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Wednesday, September 14, 2005


Don't get me wrong, I like pirates as much as the next person. I even did an earlier entry on the "Pirates of the Caribbean" sequel but what I don't get is how almost every maritime heritage festival out there now has to have a pirate or "swashbuckler" connection.

Take for instance the recent Toshiba Tall Ships Festival in Dana, California. This annual festival commemorates California's rich maritime heritage in the town named after Richard Henry Dana by holding swordfights aboard a replica of the Pilgrim.(I must have missed that part of Two Years Before the Mast) Then too this year's Maritime Festival at Thunder Bay features a "Pirate Play Station." Greenport, Long Island's Maritime Festival offers pirates who "roam the streets in an interactive role-play". There is also the University of Connecticut's upcoming "Festival by the Sound" complete with "roving swashbucklers" and treasure maps!. Just up the coast at the Mystic Seaport Museum you can have your picture taken with a parrot after, of course, you've purchased your pirate hat.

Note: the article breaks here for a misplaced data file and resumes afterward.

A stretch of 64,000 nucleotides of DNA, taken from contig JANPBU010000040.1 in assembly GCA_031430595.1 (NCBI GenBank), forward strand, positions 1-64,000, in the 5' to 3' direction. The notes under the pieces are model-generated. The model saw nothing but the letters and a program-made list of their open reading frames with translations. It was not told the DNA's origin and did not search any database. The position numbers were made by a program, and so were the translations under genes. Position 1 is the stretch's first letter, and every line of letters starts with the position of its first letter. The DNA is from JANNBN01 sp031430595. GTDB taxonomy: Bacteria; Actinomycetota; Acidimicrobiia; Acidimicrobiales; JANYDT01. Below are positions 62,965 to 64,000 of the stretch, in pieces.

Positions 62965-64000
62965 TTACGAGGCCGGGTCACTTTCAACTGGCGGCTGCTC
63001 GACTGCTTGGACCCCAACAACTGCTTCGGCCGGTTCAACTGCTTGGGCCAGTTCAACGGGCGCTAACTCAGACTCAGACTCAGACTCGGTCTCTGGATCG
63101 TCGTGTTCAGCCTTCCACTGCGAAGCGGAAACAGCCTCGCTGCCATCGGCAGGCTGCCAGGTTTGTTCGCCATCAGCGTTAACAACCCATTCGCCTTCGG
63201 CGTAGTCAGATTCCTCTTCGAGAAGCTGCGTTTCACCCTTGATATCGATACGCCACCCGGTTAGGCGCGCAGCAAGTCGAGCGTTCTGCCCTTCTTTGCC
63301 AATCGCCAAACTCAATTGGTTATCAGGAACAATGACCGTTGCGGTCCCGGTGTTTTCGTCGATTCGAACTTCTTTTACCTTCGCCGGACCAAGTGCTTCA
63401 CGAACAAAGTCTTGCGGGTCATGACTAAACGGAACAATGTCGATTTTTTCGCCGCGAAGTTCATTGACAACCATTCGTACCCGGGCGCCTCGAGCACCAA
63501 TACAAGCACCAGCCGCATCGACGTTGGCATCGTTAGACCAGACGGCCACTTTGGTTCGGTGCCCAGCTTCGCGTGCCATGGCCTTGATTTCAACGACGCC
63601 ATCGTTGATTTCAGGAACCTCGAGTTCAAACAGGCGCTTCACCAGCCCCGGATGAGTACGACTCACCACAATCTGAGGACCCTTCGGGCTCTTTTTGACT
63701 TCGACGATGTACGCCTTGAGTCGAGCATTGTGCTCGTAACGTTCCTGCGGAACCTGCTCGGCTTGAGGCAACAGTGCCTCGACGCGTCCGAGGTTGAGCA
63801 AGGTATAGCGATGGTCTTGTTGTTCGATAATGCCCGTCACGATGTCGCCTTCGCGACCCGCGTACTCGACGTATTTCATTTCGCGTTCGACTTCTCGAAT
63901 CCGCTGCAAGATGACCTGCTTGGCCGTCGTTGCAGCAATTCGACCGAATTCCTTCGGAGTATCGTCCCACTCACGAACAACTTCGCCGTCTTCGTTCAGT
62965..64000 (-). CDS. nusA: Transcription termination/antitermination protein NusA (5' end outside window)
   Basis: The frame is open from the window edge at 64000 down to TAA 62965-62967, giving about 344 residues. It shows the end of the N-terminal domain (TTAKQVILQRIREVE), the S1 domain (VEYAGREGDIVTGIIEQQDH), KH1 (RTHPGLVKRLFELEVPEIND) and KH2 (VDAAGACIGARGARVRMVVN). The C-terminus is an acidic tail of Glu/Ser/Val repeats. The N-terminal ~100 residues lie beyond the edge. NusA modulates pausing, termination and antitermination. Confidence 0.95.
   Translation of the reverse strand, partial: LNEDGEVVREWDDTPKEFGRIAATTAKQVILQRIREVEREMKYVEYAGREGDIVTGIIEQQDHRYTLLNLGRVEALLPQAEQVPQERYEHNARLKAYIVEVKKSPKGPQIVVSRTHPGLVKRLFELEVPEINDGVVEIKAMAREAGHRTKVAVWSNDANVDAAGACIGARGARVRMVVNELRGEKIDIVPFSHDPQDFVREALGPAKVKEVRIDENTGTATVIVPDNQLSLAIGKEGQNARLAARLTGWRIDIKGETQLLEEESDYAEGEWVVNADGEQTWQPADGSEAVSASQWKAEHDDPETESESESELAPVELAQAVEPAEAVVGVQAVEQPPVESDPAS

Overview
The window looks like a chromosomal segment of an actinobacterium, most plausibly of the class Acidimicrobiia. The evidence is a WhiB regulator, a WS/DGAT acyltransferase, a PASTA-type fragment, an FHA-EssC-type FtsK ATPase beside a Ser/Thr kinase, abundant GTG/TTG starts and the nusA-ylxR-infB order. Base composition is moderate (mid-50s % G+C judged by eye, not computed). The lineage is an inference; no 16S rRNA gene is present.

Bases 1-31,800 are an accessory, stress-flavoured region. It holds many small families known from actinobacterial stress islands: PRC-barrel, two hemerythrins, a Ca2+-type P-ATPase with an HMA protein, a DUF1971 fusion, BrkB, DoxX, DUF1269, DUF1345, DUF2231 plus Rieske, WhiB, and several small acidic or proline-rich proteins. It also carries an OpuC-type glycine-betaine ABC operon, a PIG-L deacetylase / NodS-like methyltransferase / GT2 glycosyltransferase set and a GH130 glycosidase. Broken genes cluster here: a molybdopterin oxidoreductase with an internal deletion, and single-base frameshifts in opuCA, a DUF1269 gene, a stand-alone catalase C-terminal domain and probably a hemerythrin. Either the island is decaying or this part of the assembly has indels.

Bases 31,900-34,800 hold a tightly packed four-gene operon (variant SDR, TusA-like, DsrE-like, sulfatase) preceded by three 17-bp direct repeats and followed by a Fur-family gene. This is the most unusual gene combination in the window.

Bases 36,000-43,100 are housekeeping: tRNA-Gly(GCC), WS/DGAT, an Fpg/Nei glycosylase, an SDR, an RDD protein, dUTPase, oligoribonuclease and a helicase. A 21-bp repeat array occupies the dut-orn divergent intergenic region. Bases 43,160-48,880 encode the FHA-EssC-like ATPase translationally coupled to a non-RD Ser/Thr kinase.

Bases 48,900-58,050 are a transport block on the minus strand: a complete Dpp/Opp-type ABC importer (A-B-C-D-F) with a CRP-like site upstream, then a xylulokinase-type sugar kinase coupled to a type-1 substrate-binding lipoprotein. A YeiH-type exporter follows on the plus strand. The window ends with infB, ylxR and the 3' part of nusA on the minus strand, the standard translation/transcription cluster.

Here at the Library we like to say we don't have much information or documentation from pirates, they didn't leave their logbooks, or treasure maps behind. We do have records from the much more mundane privateers, those covert government operators who stole the property of other countries for their own personal gain as well as the benefit of their own country. Perhaps maritime heritage should celebrate the privateer. With only a little spin they can be a hero and a freedom fighter, and they didn't wear funny hats.

1 comment:

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